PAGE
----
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Items of Import: Rhythm Tengoku Gold

Sachi Coxon

No one should have to burden themselves with waiting for Rhythm Tengoku Gold to arrive Stateside. Aside from the fact that Nintendo of America still hasn't announced a specific release schedule for the game (we're looking at you also, Jam With The Band), any title with rhythm as the main focus of the gameplay lends itself perfectly for importing.

Of course, any game you import from Japan has its fair share of unreadable text. From roleplaying games to intense puzzlers, the fear exists that the Japanese language will overwhelm you and make you feel like you wasted precious dollars on an unplayable game. Fear not! For Items of Import is here for you once again -- to guide you through trouble, and to encourage you to start importing.

Rhythm Tengoku Gold was just released last week in Japan. With its catchy Tsunku-produced tunes and zany visuals, the game could be your perfect import choice of the month. Show it to all your FPS-loving gamer friends; show them what those crazy Japanese call games these days. With merely a handful of Japanese to conquer compared to those icky RPGs, you'll be enjoying Rhythm Tengoku in no time. And who's going to help you through it all? Why, look what we have here? -- another edition of Items of Import to share, educate, and encourage you to take that step!


There are a few keywords the import gamer will come across when playing through Rhythm Tengoku Gold. These words often come into play during the tutorials, which are crucial in teaching players how to get their rhythm on. Luckily for those that don't understand Japanese, these gameplay mechanics are often easy to guess by watching the visual cues. However, to make it much clearer for you -- and, of course, to help you get those "High Level Medals" you dearly want! -- some explanation is in order.

Almost all the minigames in the, uh, game involve hitting the touchscreen with the stylus. Whether it be a retro-style arcade shooter in which the enemies pop up rhythmically, or a military general duck who conducts a trio of ostrich soldiers, touching the screen in tempo is crucial. But with a variety of gameplay techniques, who's to know which one to use. Remember this: at the start of each minigame, a tutorial guides the player, and always the different touch techniques (touchniques?) are given textual instructions. Watch these like a hawk, and you'll soon notice repeated words throughout. Case in point: the Japanese in the graphic above.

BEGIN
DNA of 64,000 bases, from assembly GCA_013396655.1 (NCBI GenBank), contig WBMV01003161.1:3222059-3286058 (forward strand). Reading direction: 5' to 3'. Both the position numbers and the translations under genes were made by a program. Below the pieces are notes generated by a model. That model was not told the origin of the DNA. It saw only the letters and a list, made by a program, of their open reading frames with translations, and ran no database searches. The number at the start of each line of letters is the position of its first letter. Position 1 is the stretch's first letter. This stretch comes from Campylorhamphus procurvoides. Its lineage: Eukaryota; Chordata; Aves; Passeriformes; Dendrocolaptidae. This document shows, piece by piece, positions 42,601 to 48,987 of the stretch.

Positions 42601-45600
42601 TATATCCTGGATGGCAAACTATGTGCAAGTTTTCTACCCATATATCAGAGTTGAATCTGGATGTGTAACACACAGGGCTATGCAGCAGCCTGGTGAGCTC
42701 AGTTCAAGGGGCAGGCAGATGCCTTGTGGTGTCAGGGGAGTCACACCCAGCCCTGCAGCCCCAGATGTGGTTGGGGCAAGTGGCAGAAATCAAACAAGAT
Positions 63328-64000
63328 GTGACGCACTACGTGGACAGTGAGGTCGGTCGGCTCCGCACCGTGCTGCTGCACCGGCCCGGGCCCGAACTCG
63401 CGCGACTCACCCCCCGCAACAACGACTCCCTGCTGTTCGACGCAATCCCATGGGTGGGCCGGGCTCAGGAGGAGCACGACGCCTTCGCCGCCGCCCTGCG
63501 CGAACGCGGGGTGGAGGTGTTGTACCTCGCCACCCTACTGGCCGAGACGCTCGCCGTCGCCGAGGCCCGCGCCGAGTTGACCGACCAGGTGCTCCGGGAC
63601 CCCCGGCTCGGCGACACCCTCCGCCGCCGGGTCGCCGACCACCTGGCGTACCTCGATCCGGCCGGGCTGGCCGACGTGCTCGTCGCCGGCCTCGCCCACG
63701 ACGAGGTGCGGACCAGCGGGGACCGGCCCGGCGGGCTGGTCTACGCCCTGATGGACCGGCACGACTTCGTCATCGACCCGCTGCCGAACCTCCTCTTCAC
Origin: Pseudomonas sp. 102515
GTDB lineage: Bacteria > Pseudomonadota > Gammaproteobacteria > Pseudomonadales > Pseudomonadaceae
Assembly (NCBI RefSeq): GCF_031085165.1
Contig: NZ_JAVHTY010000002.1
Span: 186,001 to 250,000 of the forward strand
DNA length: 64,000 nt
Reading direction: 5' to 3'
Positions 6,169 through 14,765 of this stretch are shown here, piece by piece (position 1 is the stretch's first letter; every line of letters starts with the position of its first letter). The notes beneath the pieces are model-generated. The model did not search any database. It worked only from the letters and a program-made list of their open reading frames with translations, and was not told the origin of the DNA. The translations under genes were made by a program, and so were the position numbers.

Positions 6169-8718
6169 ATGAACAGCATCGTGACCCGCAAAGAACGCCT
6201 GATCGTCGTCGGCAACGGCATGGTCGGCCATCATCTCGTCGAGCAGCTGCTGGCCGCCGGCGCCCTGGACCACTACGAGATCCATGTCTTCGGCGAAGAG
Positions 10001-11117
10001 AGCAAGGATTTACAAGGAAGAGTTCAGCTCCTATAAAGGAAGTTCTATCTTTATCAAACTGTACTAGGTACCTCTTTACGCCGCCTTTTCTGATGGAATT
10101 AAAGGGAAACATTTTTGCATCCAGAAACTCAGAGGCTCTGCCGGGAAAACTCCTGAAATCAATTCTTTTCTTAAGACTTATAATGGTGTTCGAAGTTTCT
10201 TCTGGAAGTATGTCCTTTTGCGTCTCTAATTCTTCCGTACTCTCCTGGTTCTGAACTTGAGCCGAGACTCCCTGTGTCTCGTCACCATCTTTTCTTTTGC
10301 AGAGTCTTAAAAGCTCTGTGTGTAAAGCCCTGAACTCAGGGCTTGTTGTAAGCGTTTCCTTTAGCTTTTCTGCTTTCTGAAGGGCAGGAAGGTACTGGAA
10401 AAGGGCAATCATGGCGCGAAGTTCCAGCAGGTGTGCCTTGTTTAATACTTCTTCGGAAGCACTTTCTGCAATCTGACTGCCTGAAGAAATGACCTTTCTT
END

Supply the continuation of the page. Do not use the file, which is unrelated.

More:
"Tacchi suru" is the romanized version of the original Japanese, and you'll quickly notice that the first three characters have an extremely similar pronunciation to the English "touch." Just like I mentioned in the last Items of Import, this part of the word is written in the katakana script, designated for non-Japanese words. Before you start asking, "Hang on, don't Japanese people have a word for 'touch' in their own language!?" -- yes, that word is "sawaru," but English usage for electronic devices is commonplace in Japan.

One thing to remember about "tacchi suru (to touch)" is the length of time one hits the screen, and leaves the stylus poised. This is where the above image comes in handy -- whenever you see this onscreen in the tutorials, the game is telling you to let go of the screen. Oftentimes, you'll find a minigame in which you touch the screen with your stylus ("tacchi suru"), and then after an interval of time, let go ("hanasu"). This is especially crucial in some minigames, such as the singing jazz trio. Here, the player holds the stylus to the screen, until it's your character's turn. At that point, you let go of the screen to make him sing. Simple, no?

Items of Import is a weekly column dedicated to titles only out in Japan. With in-depth impressions of games long before localization and knowledgeable language how-tos, it attempts to bridge the gap between the import savvy and import fearing. Come on, now! You, too, can make that giant leap! Yokoso!

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